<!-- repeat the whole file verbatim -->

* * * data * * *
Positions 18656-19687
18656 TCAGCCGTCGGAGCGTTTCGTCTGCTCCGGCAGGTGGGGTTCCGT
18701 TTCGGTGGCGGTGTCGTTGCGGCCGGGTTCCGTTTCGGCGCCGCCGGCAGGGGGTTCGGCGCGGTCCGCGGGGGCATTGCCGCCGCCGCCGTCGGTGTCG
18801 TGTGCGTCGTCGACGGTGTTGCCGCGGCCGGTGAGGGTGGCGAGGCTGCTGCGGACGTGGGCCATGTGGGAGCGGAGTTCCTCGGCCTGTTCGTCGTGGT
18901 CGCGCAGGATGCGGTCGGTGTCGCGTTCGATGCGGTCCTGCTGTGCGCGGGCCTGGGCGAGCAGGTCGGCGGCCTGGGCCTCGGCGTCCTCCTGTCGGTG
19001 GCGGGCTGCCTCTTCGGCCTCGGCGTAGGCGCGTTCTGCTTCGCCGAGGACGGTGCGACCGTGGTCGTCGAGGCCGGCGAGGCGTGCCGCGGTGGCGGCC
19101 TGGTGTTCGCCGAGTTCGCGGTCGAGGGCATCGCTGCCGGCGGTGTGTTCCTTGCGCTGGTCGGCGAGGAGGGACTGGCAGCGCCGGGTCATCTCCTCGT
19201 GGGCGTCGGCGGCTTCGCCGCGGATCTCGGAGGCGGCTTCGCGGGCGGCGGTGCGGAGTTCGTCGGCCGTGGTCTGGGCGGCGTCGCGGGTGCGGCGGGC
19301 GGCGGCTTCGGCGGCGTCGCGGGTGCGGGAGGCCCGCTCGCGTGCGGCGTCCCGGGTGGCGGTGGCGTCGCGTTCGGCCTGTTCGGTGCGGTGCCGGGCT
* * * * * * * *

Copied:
Positions 18656-19687
18656 TCAGCCGTCGGAGCGTTTCGTCTGCTCCGGCAGGTGGGGTTCCGT
18701 TTCGGTGGCGGTGTCGTTGCGGCCGGGTTCCGTTTCGGCGCCGCCGGCAGGGGGTTCGGCGCGGTCCGCGGGGGCATTGCCGCCGCCGCCGTCGGTGTCG
18801 TGTGCGTCGTCGACGGTGTTGCCGCGGCCGGTGAGGGTGGCGAGGCTGCTGCGGACGTGGGCCATGTGGGAGCGGAGTTCCTCGGCCTGTTCGTCGTGGT
18901 CGCGCAGGATGCGGTCGGTGTCGCGTTCGATGCGGTCCTGCTGTGCGCGGGCCTGGGCGAGCAGGTCGGCGGCCTGGGCCTCGGCGTCCTCCTGTCGGTG
19001 GCGGGCTGCCTCTTCGGCCTCGGCGTAGGCGCGTTCTGCTTCGCCGAGGACGGTGCGACCGTGGTCGTCGAGGCCGGCGAGGCGTGCCGCGGTGGCGGCC
19101 TGGTGTTCGCCGAGTTCGCGGTCGAGGGCATCGCTGCCGGCGGTGTGTTCCTTGCGCTGGTCGGCGAGGAGGGACTGGCAGCGCCGGGTCATCTCCTCGT
19201 GGGCGTCGGCGGCTTCGCCGCGGATCTCGGAGGCGGCTTCGCGGGCGGCGGTGCGGAGTTCGTCGGCCGTGGTCTGGGCGGCGTCGCGGGTGCGGCGGGC
19301 GGCGGCTTCGGCGGCGTCGCGGGTGCGGGAGGCCCGCTCGCGTGCGGCGTCCCGGGTGGCGGTGGCGTCGCGTTCGGCCTGTTCGGTGCGGTGCCGGGCT